NTSB releases update on Southwest flight WN1380, issues recommendations

A Southwest Airlines Boeing 737-700, similar to flight WN1380. Photo: © Bill Abbott

The US National Transportation Safety Board (NTSB) has released an Investigative Update on the investigation into the accident of Southwest Airlines flight 1380 which occurred on 17th April 2018. The scheduled flight form La Guardia, New York to Dallas Love Field, Texas made an emergency landing at Philadelphia International Airport after the Boeing 737-7H4 (registration N772SW) suffered an uncontained engine failure of its left engine. One passenger was killed in the incident when a piece of engine shrapnel punctured a window and triggered a rapid decompression.

The incident

In the release, the NTSB states that the cause of the engine failure was the detachment of the number 13 fan blade from its dovetail attachment, due to metal fatigue. The 300g, 30cm fan blade caused the engine to fail catastrophically, shedding fragments through the fan casing which is designed to withstand such an failure. The engine in question, a CFM-56-7B had operated over 32,000 engine cycles since new, and had been maintained properly. The NTSB says they are working to see if there can be improvements made to the fan blade inspection process, set in place to identify the early signs of any fatigue and prevent a blade failure.

The damaged engine pieces caused damage to the wing, fuselage and horizontal stabilizer assembly. Window 14 on the left side of the aircraft was impacted by engine debris, and in turn the passenger sitting in the adjacent seat was found by crew to be half ejected through the window. She was pulled back inside the aircraft, however she suffered fatal injuries. The flight data recorder (FDR) showed that when the engine failed, the aircraft rolled 40 degrees to the left before the crew could counter the roll.

Damage to leading edge of the left wing. Photo: © NTSB

The crew are said to have followed the correct procedures and made a safe emergency landing at Philadelphia International Airport, without any further incident.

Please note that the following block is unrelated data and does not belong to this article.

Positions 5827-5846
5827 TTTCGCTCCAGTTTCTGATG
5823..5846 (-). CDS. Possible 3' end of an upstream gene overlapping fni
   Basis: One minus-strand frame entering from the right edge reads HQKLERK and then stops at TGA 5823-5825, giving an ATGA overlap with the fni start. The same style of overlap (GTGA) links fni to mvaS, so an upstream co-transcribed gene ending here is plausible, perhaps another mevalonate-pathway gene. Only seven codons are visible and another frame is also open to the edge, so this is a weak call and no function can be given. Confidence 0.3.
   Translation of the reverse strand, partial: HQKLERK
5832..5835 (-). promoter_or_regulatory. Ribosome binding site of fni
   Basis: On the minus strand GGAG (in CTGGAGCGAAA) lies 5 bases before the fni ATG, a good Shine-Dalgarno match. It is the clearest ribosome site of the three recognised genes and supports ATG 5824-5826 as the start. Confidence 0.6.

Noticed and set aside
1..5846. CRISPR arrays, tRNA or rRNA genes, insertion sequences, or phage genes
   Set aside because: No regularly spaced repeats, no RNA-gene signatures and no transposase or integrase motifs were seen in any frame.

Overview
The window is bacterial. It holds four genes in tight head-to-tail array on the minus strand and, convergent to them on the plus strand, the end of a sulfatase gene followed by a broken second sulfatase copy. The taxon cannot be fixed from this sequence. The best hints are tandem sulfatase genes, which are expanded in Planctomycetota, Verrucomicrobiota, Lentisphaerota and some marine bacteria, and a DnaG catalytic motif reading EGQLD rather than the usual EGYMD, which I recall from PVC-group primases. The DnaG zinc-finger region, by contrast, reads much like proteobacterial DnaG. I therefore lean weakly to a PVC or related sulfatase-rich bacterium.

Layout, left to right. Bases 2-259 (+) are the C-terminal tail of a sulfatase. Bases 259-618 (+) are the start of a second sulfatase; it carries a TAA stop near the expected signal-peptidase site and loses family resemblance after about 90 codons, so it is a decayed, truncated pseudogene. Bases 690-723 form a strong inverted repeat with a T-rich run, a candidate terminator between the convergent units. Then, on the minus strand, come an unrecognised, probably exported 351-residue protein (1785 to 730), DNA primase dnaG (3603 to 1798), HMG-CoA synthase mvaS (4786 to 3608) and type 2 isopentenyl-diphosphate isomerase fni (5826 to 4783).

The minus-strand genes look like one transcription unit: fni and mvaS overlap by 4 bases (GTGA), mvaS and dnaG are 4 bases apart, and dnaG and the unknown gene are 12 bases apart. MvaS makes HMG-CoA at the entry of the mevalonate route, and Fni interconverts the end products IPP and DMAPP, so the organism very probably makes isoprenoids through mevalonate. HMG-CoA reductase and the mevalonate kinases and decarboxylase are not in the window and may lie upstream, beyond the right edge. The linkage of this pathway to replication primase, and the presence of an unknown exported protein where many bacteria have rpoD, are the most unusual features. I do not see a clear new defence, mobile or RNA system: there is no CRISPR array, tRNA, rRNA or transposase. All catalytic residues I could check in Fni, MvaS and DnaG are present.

As a result, the NTSB have issued seven recommendations. Five to the Federal Aviation Administration (FAA) and one each to both the European Aviation Safety Agency (EASA) and Southwest Airlines.

The recommendations include that Boeing should redesign the engine casing of the CFM56-7B engine of the 737 Next Generation family (737 NG), based upon the fail points found in this incident and the damage caused. Boeing is then advised to install this design on all new aircraft, and operators to retrofit their fleets of Boeing 737 NGs with the redesigned casing.

If the recommendation is made into an airworthiness directive by the regulatory authorities, the knock-on-effect could be monumental, as a total of just over 7,000 Boeing 737NG family aircraft have been built.

This comes at a troubling time for Boeing, with the world watching as the most successful aircraft family in history suffers more scrutiny than any other aircraft before. It’s latest generation Boeing 737 Max is grounded globally, following two fatal accidents owing to design flaws in the aircraft. A second issue has recently been found on 737 NG aircraft where the wing assembly ‘pickle forks’ are cracking in one third of their designed lifespan.